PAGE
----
People across the country are going out on the streets to protest poor service delivery. There are daily reports about dissatisfaction with councillors and the national government.
This is the right and proper thing to do.
But the tendency to violence is barbaric. It is not part of the fabric of a democracy.
People have a right to protest and to strike. What is not lawful is the destruction of property that belongs to the community and, therefore, to each resident in that community.
The property does not belong to individual councillors, officials or government.
Inept councillors, corrupt officials, and greedy business can easily be removed without resorting to barbaric behaviour. They can also be exposed for their wrongdoing.
We understand that the people are angry and unhappy. The current recession has not helped matters by throwing a lot of breadwinners out of work. Hunger and fear are elements that fuel despondency.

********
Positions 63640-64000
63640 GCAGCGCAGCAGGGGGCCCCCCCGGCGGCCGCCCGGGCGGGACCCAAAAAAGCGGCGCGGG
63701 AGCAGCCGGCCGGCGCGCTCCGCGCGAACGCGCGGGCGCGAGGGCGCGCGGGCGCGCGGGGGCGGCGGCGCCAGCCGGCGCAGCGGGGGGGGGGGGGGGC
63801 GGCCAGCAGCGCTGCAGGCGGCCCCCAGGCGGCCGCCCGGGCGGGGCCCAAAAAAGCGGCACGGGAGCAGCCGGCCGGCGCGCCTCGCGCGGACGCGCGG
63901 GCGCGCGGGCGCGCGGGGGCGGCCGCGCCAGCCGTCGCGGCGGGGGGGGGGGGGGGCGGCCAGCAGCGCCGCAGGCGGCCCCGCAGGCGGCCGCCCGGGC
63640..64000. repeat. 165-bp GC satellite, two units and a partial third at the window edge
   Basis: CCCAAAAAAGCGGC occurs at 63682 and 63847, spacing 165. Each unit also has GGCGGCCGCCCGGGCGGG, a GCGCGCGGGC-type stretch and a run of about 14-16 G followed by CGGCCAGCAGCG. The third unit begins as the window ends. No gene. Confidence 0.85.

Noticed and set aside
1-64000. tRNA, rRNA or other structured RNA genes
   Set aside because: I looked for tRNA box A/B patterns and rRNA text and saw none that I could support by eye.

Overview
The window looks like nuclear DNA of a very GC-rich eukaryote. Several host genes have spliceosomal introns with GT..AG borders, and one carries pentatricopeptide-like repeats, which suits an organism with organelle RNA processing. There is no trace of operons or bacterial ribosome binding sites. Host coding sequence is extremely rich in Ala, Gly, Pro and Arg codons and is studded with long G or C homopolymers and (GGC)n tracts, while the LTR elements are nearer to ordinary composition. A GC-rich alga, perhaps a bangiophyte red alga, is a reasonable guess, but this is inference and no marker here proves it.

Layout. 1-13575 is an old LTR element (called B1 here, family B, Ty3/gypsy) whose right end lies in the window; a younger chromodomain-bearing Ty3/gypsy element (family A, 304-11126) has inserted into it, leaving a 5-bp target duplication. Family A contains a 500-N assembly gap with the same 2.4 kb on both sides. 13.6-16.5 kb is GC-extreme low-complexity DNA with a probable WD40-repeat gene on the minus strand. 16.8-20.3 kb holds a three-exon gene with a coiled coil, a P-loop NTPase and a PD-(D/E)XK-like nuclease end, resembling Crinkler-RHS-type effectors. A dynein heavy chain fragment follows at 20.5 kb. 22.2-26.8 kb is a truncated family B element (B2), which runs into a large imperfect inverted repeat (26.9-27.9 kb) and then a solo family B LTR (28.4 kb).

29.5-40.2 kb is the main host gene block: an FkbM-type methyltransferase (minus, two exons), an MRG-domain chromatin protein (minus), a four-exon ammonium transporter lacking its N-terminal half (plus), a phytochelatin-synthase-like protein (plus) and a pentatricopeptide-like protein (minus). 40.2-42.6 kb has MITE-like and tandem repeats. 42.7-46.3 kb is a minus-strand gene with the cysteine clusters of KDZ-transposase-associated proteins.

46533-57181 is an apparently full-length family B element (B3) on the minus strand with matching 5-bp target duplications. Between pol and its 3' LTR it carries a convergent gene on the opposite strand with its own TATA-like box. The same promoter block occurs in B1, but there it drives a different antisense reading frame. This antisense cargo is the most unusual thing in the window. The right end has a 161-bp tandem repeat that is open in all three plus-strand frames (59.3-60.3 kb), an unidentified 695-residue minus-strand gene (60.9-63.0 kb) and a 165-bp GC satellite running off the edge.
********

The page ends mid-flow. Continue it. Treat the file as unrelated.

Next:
Desperation may be fuelling the violence but the destruction of property, the stench of xenophobia that accompanies the protests, looting and burning, is criminal.
It is unacceptable that people who have a legitimate government should behave in this manner. During apartheid such behaviour was common because the people did not have the voice nor the right to petition government for anything.
The political climate has changed. Anyone who has a grievance knows what to do. The ballot box is available to voice anger and dissent.